Chumby Industries Chumby (2009)
The 2009 Chumby is a hackable touch-screen-equipped device that hosts widgets.
- Cute design, tinkering encouraged by manufacturer, good quality screen
- A bit expensive, not much difference compared to the 2008 model, no battery
The 2009 Chumby is a small and attractive device with a 3.5in touch screen for hosting Web widgets. It requires a power point and Internet connection to use. The growing online community and the ability for aspiring programmers to create new widgets make it worthwhile.
Price$ 299.00 (AUD)
Buy now (Selling at 1 store)
The 2009 Chumby is an attractive leather-wrapped device with a 3.5in touch screen that is designed to host Web widgets, play music, entertain and inform. It requires a wireless connection to the Internet, needs a power point to operate and costs $349, but the growing community of widget makers makes it an interesting bit of tech. It has an operating system based on the open source Linux kernel, offering aspiring (or accomplished) programmers the chance to hack the device.
Widgets are essentially mini-applications. Although they used to be little more than Web-tickers and basic clocks, widgets have developed to the point where they've moved from being a side-act on a computer's desktop to centre stage. From Dilbert cartoons to satellite maps, simple games and news tickers, a wide variety of things can be displayed on the Chumby.
At its most basic level, the Chumby is a shell for these widgets. By using the on-board memory and Internet connection, the Chumby hosts widgets and lets users interact with them. If you want to add widgets to the Chumby, you must create a profile on the manufacturer's Web site, register the device online and then create one or more "channels" for widgets to be downloaded to the Chumby. Although it sounds like a time-consuming process, it's actually fairly simple and new users will be registered and running quite quickly.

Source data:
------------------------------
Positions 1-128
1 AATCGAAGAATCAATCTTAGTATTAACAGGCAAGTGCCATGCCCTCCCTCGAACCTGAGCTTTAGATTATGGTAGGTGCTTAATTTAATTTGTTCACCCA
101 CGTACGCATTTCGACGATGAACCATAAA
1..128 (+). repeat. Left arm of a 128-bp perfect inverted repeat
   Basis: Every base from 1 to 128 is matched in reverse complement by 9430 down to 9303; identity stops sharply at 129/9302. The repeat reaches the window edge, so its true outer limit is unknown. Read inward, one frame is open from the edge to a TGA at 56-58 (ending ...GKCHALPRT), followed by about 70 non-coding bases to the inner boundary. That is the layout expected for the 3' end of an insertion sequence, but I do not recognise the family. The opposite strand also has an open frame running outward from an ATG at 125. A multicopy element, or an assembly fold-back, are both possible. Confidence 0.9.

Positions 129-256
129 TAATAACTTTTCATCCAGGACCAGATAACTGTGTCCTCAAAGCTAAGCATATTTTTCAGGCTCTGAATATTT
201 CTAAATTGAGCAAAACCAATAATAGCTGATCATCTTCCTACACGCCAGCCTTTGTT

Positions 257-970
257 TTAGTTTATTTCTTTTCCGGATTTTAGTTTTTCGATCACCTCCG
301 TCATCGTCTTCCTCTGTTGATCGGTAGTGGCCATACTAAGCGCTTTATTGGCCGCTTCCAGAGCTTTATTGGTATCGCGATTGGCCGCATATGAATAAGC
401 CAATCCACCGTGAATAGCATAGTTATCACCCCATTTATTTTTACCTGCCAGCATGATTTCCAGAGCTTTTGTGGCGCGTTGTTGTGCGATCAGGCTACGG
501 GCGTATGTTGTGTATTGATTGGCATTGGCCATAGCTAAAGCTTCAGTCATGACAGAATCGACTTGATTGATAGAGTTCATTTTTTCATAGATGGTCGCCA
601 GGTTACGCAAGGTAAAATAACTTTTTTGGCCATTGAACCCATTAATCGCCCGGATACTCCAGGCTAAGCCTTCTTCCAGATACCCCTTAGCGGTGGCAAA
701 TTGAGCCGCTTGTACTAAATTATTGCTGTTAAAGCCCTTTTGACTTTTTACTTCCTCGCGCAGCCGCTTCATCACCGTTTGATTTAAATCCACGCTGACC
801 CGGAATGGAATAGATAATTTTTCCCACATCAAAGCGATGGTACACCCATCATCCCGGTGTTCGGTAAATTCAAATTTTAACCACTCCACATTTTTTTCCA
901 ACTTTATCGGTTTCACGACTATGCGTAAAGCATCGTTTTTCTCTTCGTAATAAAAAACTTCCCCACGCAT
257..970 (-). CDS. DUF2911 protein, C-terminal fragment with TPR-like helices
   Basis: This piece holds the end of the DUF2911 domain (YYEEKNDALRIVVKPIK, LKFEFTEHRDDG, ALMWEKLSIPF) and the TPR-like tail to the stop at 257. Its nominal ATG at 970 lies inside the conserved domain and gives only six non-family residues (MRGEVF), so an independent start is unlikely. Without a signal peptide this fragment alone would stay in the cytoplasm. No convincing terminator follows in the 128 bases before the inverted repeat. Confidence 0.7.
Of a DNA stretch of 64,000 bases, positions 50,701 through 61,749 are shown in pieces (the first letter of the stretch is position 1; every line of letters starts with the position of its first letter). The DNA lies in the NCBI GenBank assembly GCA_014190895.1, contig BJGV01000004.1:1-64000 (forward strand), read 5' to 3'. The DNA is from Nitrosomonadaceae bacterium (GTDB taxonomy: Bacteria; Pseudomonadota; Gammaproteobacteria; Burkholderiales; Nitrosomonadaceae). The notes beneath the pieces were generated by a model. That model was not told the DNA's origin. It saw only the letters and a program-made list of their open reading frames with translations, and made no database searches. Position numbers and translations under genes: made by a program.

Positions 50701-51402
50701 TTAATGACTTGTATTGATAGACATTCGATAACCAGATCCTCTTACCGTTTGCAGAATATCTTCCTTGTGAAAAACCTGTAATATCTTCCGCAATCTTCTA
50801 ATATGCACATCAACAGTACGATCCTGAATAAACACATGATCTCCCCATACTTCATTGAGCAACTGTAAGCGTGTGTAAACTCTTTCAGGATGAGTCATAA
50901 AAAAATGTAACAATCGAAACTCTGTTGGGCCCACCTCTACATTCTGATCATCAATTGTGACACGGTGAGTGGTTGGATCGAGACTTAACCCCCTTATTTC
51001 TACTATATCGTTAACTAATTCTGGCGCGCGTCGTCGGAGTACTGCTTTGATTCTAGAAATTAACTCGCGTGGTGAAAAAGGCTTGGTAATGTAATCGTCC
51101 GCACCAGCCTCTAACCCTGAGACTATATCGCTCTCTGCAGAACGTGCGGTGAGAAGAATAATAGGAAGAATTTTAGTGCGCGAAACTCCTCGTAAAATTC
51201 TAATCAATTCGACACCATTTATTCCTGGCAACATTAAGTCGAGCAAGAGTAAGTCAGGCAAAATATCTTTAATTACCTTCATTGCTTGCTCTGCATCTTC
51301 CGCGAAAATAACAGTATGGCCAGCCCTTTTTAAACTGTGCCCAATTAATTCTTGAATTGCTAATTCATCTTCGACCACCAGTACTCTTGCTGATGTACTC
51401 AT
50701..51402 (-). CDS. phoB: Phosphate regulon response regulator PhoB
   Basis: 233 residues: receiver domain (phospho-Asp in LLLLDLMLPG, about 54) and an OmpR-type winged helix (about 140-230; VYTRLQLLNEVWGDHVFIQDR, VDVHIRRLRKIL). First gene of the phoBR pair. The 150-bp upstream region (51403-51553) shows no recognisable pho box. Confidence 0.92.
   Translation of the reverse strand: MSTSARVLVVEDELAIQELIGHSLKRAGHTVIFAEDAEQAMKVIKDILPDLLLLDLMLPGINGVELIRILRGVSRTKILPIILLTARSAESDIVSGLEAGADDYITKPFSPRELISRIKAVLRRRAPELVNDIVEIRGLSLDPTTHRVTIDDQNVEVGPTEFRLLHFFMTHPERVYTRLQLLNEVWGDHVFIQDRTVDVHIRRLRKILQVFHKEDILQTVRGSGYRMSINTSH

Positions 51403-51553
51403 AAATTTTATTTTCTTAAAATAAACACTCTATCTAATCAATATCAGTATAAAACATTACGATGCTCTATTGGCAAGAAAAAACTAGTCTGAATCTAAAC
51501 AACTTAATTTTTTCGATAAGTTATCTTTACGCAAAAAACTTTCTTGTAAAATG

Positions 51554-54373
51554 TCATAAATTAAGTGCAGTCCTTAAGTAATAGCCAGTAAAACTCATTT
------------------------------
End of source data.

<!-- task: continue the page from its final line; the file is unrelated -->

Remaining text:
Chumby Industries encourages users to push the boundaries of what is possible with the Chumby, offering detailed information about the device's hardware. We used the secure shell client PuTTY to access the Chumby from a PC, and discovered that it was running the 2.6.16 version of the Linux kernel. The Chumby has a 350MHz ARM processor and 64MB of SDRAM.
For networking, the Chumby offers 802.11b/g wireless connectivity. One qualm we have is the lack of batteries, which means it is stuck near power sockets. We'd love to see the Chumby get fitted with batteries, but given the amount of energy the touch screen and built-in wireless module use, this would likely result in either a size or price increase.
The Chumby has a 3.5in LCD colour touch screen in a plastic and rubber frame, which is in turn wrapped in leather. A "squeeze sensor" button sits beneath the leather on the top of the Chumby with two speakers, two USB 2.0 port, a single headphone port and the power cord sitting on the back. A built-in accelerometer detects the speed and direction of the Chumby when moved.
How the ports, button, motion sensor and screen are used depends entirely on what functionality a programmer has put into a widget. By default, pressing the top of the Chumby (2009) once enters the menu, and holding it down while tilting it left or right changes the widget being displayed.
The 2009 Chumby's design is almost identical to the Chumby (2008), but that's not to say the latest version isn't better. The screen is brighter and provides more detail, and Chumby Industries claims that the touch sensor is more accurate.
We found that the increased performance was barely noticeable. In fact, almost all of the upgrades between the two products have been cosmetic, with the manufacturer listing features like "Modified charm attachment" among the four main changes. Internode is currently selling the Chumby (2008) for $199 and the Chumby (2009) for $349.
The display often failed to recognise contact on the upper edges of the screen, especially when using fingers. The screen is best suited for use a stylus, but the Chumby is not bundled with one.
There is occasionally a half-second lag between hitting on-screen buttons and actually getting a response. Although this doesn't sound like much on its own, the delays build up when you're trying to quickly scroll through news items or photos.
But aside from this, the operating system and control panel work smoothly and provide a good variety of options. You can change the widgets being displayed and a variety of other settings like screen brightness.
We found that the screen got quite warm after a few hours of operation, but it never got too hot to touch. The horizontal and vertical viewing angles are both good, but you will need to re-angle the whole Chumby to view the screen properly. The touch screen displayed colour images with vibrancy; a satellite picture of Australia we put up looked vivid and detailed.
If you want a cute, adorable and highly customisable home for an increasing range of widgets in an innovative form factor, then a Chumby is a good bet. But given that Chumby (2008) offers almost all of the same features for $150 less than the 2009 model, there is little reason to upgrade if you already have an older Chumby.
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